Chunky Steam Deck update adds overheat warning, docked mode improvements, performance fixes and more

The latest Steam Deck software update, comprised of both a client update and SteamOS 3.3, is out now. It’s a fat stack of improvements and fixes, too, including a handful of brand new features.

You can read the full patch notes on Steam, but I’ll give you the highlights, which include a new warning that pops up when the Steam Deck’s temperature “goes outside the safe operating range”. When it starts throttling, in other words, a threshold that many Deck owners have been discovering during recent heatwaves. I have an overheating notification feature myself, only it’s just me typing “too hot” in the RPS Slack.

With this update, Steam games’ respective Achievements and Guides pages will now appear in the standard Steam button overlay while you’re playing them, and you can schedule the Deck’s night mode to switch on at a certain time. Or, if you’re worried about burning your eyes during late-night Deck sessions, this update also re-enables the Adaptive Brightness setting; Valve disabled it back in June as it was reportedly causing performance problems.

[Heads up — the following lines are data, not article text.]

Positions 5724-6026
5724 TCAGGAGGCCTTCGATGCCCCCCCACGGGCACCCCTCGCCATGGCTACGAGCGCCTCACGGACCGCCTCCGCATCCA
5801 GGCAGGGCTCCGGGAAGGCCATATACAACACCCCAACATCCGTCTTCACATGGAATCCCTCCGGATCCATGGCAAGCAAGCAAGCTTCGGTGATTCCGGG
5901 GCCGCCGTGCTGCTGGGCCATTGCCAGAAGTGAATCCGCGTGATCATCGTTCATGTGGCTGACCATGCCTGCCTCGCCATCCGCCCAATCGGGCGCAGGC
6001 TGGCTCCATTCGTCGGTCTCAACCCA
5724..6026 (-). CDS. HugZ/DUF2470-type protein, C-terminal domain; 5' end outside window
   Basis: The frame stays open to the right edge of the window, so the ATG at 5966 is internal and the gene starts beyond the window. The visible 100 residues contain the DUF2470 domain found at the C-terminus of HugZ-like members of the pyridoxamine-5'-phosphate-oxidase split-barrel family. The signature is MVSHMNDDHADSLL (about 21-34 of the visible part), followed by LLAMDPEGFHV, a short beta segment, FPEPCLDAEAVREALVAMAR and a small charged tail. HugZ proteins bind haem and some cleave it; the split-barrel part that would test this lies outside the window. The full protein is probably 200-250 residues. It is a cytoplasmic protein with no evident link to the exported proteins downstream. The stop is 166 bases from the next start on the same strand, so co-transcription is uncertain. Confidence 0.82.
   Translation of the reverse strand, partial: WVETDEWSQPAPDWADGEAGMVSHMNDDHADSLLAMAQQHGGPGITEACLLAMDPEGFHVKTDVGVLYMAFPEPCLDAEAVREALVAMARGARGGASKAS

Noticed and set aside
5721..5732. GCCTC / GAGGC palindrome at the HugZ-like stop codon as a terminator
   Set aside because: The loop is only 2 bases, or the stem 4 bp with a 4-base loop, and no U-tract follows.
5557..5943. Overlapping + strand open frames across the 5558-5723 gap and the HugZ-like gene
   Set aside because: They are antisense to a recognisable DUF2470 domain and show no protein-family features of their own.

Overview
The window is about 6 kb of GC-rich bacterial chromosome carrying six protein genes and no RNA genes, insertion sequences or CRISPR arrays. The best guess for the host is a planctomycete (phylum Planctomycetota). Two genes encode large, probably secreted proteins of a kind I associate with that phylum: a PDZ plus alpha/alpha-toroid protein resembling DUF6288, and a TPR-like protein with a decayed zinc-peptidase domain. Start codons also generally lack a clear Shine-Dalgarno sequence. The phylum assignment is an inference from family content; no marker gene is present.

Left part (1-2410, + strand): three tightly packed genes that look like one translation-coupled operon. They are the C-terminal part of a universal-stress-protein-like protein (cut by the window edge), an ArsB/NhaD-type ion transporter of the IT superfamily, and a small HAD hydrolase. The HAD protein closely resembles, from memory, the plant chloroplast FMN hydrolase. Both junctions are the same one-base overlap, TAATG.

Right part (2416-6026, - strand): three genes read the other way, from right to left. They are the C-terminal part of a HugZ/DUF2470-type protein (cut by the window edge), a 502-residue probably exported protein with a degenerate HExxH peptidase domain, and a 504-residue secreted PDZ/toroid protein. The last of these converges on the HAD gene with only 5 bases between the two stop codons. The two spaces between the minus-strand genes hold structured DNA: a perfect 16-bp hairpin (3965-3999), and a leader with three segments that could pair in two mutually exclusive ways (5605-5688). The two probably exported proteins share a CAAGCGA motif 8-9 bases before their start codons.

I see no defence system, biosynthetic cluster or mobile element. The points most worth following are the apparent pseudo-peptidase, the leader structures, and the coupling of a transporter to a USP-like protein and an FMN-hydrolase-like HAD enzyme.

There’s also good news for anyone who uses a dock or USBC-hub to turn their Steam Deck into a desktop PC. SteamOS 3.3 includes the option to change the UI scaling on external monitors, including an automatic scaling toggle, and any network connections you set up while in Desktop Mode should now work properly in Gaming Mode as well.

Loads of other bug fixes and performance tweaks are listed, though if you’re hungry for even more updates as soon as they’re available, you may be interested in one other feature that’s part of this patch. The Steam Deck software update channel selector has a new ‘Preview’ option alongside the existing Stable and Beta branch options; if you select the Preview branch, you’ll be the first to try out upcoming SteamOS and client features while they’re still in development. You’d be guinea pigging, though, so don’t be surprised if Preview updates have stability issues.

Despite the Steam Deck not being entirely able to beat the heat, it’s been a good few days for the handheld PC. Valve announced last week that shipments are ahead of schedule, meaning everyone who currently holds a reservation should get their Deck by the end of the year.

Author: Muddly